MMSC: Beljan's journey to a win and the Race to Dubai

This past week's final PGA Tour event of the season was a strange one as you probably know. Eventual winner Charlie Beljan nearly didn't even complete his second round after having some medical issues on the golf course, later saying he felt he was going to die at the Children's Miracle Network Hospitals Open (ironic spin there, no?).

Beljan not only finished that round but -- after a hospital visit that night -- went on to win his first PGA Tour event thanks to a final round that included eight birdies (offset by three bogeys and a double, but still). 

I don't get to say this much, but the Beljan thing is interesting to me for a number of reasons. First, I really enjoy seeing guys who are outside the top 125 make a push over the final week of the season to earn their card for the next year (Beljan lands two years with his win, but still getting it done when he had to get it done).

But the interesting thing personally is it's a pretty neat thing to see a guy whom you used to play with on the mini tours go out and check a box off his career goal's list. Beljan was a Gateway Tour player back in the day (shockingly, a little more successful there than I). But he had to start somewhere. About two years ago, it seemed that he was destined to do big things when the dude almost couldn't finish out of the top five. 

I know what you're saying. "It's just the Gateway Tour. What's the big deal?" Well, the deal is, you have to post about five- or six-under just to make the cut these days. To win, you have to play nearly flawless golf, no matter if The Golf Channel isn't there with cameras. Beljan was one of the few who was able to dominate on that tour for months at a time.

The long-hitter has taken his talents to the PGA Tour, and his win on Sunday ensured that he will be around for a couple more years. 

A dramatic finish to a really solid year on the PGA Tour.

Meanwhile in Europe …

When the FedEx Cup started, I was a pretty big hater about the event. I didn't really get the idea of "playoffs" and thought the whole system was flawed. 

The last couple of years have changed my mind a little. But when you see what happens in Europe with the Race to Dubai, you realize the FedEx Cup is really second in terms of big-money grabs to end a golf season.

This weekend in Singapore, Rory McIlroy wrapped up the Euro money title. But it was how dramatic the finish to the event was that showed that there is still great golf this late in the year.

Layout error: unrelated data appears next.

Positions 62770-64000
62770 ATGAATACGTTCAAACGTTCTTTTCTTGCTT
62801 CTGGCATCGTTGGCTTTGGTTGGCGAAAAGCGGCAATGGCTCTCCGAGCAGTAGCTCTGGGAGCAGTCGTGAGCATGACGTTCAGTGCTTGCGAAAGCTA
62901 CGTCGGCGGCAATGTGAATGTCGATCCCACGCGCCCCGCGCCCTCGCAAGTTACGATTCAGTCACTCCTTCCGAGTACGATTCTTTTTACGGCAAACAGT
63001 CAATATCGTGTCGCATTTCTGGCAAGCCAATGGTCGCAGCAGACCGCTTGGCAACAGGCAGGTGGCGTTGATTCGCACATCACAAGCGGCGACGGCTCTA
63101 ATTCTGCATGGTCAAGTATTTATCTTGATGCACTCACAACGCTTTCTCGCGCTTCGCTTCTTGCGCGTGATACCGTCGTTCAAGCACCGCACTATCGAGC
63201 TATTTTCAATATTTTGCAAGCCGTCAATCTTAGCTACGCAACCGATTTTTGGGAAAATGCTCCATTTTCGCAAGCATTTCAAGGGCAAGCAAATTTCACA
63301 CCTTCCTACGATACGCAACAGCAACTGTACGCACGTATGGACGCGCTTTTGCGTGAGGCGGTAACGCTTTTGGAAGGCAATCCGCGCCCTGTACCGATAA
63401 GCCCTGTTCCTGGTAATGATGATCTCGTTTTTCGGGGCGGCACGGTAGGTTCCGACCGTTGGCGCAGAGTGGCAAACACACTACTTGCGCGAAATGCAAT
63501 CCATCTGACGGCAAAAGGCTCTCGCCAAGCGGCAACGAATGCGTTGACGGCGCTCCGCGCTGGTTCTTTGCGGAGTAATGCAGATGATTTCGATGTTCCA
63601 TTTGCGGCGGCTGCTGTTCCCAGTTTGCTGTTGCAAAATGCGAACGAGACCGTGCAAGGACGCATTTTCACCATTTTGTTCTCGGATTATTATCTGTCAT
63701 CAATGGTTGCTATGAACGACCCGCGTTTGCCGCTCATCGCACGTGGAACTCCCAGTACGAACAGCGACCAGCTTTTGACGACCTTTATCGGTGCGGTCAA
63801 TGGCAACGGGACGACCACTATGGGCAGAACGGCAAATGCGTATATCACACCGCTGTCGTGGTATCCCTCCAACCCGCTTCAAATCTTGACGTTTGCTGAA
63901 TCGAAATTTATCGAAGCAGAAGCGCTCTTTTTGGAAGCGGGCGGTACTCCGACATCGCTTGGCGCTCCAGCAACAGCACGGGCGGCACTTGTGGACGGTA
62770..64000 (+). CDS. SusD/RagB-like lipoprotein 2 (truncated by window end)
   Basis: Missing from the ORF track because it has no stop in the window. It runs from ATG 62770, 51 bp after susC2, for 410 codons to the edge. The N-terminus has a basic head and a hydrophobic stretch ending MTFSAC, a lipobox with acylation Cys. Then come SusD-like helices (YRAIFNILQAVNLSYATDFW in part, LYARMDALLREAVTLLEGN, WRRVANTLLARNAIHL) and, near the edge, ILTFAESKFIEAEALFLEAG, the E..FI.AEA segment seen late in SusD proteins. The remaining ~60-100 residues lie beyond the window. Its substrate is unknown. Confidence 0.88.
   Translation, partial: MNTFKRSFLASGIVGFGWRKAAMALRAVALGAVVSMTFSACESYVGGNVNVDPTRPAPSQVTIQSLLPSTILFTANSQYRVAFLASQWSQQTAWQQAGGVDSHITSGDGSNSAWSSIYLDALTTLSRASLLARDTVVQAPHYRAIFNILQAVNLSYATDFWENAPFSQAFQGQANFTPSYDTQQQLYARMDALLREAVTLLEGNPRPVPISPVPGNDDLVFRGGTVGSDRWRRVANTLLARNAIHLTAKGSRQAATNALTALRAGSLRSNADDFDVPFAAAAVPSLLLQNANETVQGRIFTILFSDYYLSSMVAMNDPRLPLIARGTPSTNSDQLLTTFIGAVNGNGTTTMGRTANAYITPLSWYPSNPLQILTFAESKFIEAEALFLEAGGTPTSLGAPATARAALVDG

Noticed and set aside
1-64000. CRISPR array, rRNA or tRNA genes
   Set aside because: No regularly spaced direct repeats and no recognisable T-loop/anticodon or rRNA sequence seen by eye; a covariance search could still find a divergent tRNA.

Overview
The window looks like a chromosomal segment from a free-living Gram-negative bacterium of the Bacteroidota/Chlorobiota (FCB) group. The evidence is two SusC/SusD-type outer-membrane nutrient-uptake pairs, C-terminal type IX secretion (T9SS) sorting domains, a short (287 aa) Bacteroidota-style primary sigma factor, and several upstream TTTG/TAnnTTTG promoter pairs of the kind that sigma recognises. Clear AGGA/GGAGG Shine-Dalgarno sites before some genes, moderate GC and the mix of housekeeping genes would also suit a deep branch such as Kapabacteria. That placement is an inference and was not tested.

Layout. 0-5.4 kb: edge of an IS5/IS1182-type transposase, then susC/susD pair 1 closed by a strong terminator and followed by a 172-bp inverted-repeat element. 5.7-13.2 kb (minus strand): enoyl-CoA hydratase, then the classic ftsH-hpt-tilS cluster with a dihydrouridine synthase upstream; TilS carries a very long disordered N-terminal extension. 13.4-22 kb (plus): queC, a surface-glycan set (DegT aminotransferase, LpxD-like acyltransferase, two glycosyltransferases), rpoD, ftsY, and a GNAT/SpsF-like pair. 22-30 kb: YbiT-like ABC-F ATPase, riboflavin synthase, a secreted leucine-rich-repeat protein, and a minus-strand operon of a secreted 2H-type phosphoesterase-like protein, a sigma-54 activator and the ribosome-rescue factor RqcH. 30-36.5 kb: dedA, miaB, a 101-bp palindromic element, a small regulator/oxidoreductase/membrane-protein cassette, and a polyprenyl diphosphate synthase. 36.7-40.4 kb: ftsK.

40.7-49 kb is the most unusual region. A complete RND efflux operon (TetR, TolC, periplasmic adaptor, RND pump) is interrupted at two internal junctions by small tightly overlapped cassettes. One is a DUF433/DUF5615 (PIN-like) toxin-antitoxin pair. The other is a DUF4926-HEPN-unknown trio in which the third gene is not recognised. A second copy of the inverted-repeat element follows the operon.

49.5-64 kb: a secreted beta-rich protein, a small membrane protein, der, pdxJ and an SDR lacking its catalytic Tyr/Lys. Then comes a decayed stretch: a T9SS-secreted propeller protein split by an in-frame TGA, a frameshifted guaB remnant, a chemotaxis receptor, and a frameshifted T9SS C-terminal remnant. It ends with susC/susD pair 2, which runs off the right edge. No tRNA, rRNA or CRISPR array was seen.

Louis Oosthuizen and Matteo Manassero found themselves in a playoff. After Oosthuizen missed a bunny eagle putt that would have closed it out, the teenager rolled in a 20-footer for eagle on the final playoff hole to win his third European Tour event of the year. 

McIlroy gets a ton of praise for how good he is, and he should. But it's strange that we glance past Manassero so often. The kid was born in 1993 (he's 19!) and has three European Tour wins and has made the cut in every major championship at least once (his best finish is a T-13 at the Open in 2009, when he was, ahem, 16.

This kid is going to make the next Ryder Cup team, and that is just another blow for an American squad that can't seem to produce the extremely young talent that the Europeans do.

Flip-out time

If you haven't watched the video of former D-III golf coach Matt Mahanic go absolutely ballistic on his golf team, you probably should check it out (but understand, both headline and audio are extremely not safe for work). 

I've never understood coaches or parents getting mad at their kids/players for having a bad round. Unless you can honestly see that they gave up, it isn't like youngsters are out there trying to play bad. Golf is hard. If nothing else, a golf coach should understand that.

Thankfully, Mahanic was let go. As long as the Internet is around, he won't have a job helping kids try to play solid golf ever again. 

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